Orbital mechanics is most often concerned with the trajectories of point particles. These trajectories are fixed given some initial position and velocity but are most often changed by firing a rocket. However, by stepping away from the point particle approximation and now considering an extended spacecraft, it will be shown that changes can be made to its orbit, without the use of a reaction mass. By strategically varying the spacecraft’s mass distribution, it can, over time, result in large changes to the spacecraft’s orbit in the 2 and 3-body problem. Doing this can allow for an extended spacecraft to perform fuel-free orbital manoeuvres such as transferring its orbit from one primary body to another or to escape the 3-body system.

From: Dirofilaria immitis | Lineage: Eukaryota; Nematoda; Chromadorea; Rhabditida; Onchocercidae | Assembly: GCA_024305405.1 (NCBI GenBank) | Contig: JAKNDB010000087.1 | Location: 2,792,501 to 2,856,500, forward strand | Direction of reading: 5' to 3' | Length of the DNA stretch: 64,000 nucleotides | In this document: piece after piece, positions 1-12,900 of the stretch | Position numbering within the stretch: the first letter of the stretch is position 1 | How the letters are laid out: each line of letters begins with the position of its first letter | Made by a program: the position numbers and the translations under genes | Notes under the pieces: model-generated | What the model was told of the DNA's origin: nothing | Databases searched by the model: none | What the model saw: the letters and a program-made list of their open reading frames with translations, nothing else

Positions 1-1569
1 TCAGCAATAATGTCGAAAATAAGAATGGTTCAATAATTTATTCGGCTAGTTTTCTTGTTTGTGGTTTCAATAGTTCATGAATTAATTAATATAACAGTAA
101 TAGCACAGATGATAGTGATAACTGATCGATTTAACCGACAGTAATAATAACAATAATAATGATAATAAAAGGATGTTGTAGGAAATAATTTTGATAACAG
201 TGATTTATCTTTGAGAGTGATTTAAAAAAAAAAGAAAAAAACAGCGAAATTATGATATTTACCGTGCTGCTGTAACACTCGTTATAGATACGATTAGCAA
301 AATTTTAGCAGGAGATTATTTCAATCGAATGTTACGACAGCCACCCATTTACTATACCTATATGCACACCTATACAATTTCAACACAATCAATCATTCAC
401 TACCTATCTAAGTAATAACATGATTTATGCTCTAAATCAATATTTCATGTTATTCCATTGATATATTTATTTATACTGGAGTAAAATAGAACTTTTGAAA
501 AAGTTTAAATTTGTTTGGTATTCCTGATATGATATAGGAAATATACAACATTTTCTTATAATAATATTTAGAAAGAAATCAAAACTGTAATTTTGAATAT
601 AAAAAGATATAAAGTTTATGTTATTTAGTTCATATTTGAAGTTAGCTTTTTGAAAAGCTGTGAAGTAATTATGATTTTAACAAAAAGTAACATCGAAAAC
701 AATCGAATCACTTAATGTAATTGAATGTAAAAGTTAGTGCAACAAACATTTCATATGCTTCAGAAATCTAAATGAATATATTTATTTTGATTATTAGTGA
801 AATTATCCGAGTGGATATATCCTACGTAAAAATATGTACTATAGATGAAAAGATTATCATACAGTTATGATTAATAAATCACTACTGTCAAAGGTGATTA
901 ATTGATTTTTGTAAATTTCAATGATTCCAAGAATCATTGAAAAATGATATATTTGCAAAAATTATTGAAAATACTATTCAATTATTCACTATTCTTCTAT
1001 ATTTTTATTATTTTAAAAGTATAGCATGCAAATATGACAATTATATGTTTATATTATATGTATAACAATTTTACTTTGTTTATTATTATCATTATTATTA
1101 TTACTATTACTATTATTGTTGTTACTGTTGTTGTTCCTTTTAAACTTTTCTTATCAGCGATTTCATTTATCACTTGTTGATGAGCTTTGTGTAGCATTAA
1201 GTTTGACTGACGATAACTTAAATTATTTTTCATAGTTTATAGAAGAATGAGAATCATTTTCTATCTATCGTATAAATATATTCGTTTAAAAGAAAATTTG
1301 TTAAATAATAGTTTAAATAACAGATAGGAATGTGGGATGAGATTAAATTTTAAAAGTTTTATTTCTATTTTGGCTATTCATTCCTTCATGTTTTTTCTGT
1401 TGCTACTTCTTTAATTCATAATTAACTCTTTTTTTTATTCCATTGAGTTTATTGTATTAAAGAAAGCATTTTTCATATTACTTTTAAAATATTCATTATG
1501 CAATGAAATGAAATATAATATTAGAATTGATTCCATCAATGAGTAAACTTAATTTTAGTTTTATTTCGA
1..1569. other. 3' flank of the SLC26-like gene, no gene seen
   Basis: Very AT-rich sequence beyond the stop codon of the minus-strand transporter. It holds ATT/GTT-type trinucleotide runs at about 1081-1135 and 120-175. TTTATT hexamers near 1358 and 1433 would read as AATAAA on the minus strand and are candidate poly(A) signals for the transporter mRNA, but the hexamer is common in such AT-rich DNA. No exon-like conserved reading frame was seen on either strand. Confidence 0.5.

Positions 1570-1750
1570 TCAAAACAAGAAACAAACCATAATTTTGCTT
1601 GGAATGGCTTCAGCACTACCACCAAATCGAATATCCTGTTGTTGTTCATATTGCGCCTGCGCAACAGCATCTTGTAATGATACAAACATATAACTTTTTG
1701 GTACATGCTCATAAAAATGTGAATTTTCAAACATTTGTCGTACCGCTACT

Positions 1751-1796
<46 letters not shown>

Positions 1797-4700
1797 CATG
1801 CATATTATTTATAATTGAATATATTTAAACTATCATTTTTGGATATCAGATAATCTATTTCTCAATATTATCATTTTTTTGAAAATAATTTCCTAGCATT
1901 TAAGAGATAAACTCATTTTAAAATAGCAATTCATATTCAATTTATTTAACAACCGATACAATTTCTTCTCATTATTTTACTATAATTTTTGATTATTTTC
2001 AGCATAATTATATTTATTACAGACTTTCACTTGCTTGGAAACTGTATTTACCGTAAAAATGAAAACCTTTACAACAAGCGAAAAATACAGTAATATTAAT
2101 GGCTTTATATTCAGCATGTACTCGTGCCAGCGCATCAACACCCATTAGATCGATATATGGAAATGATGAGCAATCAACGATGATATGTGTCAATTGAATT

In contrast to much of the current literature, here we do not adopt a model for the extended spacecraft and more importantly, show how some
general extended spacecraft can be torque-free by requiring that the radial vectors from the primary bodies are eigenvectors of the quadrupole moment of the spacecraft’s mass distribution. To the author’s knowledge, keeping the spin angular momentum constant by ensuring the radial vectors are eigenvectors of the quadrupole moment has not been demonstrated before.
We show that the change in energy and Jacobi constant is proportional to the difference in the minimum and maximum of the eigenvalue of the quadrupole moment. It is also shown that the sum of the minimum and maximum eigenvalue is proportional to the precession of the orbit as a result of the spacecraft being an extended body and this can be used to offset the precession induced in the 3-body problem.
Finally, it is shown that changing the sign of the eigenvalue either side of an unstable equilibrium can allow for an extended spacecraft to stabilise itself about otherwise unstable points. The saddle point of Lagrange point 1 was used as an example to also show numerically that strategically changing the sign of the eigenvalue either side of L1 stabilises the spacecraft in the region about the equilibrium point.